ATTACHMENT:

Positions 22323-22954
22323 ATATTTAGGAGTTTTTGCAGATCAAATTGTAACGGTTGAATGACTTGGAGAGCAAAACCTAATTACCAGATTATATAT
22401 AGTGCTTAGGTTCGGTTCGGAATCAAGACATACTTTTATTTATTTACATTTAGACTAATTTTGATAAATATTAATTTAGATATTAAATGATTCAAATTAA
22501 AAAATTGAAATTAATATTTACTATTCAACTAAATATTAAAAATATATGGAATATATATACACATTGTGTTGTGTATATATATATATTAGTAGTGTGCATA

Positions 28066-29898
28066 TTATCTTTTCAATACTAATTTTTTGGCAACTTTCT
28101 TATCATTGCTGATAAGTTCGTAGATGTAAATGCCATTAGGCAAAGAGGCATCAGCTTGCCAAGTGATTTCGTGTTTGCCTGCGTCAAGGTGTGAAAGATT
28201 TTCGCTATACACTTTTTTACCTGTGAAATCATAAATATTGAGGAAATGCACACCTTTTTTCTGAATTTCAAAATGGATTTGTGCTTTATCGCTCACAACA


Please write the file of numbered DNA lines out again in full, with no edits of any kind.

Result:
Positions 22323-22954
22323 ATATTTAGGAGTTTTTGCAGATCAAATTGTAACGGTTGAATGACTTGGAGAGCAAAACCTAATTACCAGATTATATAT
22401 AGTGCTTAGGTTCGGTTCGGAATCAAGACATACTTTTATTTATTTACATTTAGACTAATTTTGATAAATATTAATTTAGATATTAAATGATTCAAATTAA
22501 AAAATTGAAATTAATATTTACTATTCAACTAAATATTAAAAATATATGGAATATATATACACATTGTGTTGTGTATATATATATATTAGTAGTGTGCATA

Positions 28066-29898
28066 TTATCTTTTCAATACTAATTTTTTGGCAACTTTCT
28101 TATCATTGCTGATAAGTTCGTAGATGTAAATGCCATTAGGCAAAGAGGCATCAGCTTGCCAAGTGATTTCGTGTTTGCCTGCGTCAAGGTGTGAAAGATT
28201 TTCGCTATACACTTTTTTACCTGTGAAATCATAAATATTGAGGAAATGCACACCTTTTTTCTGAATTTCAAAATGGATTTGTGCTTTATCGCTCACAACA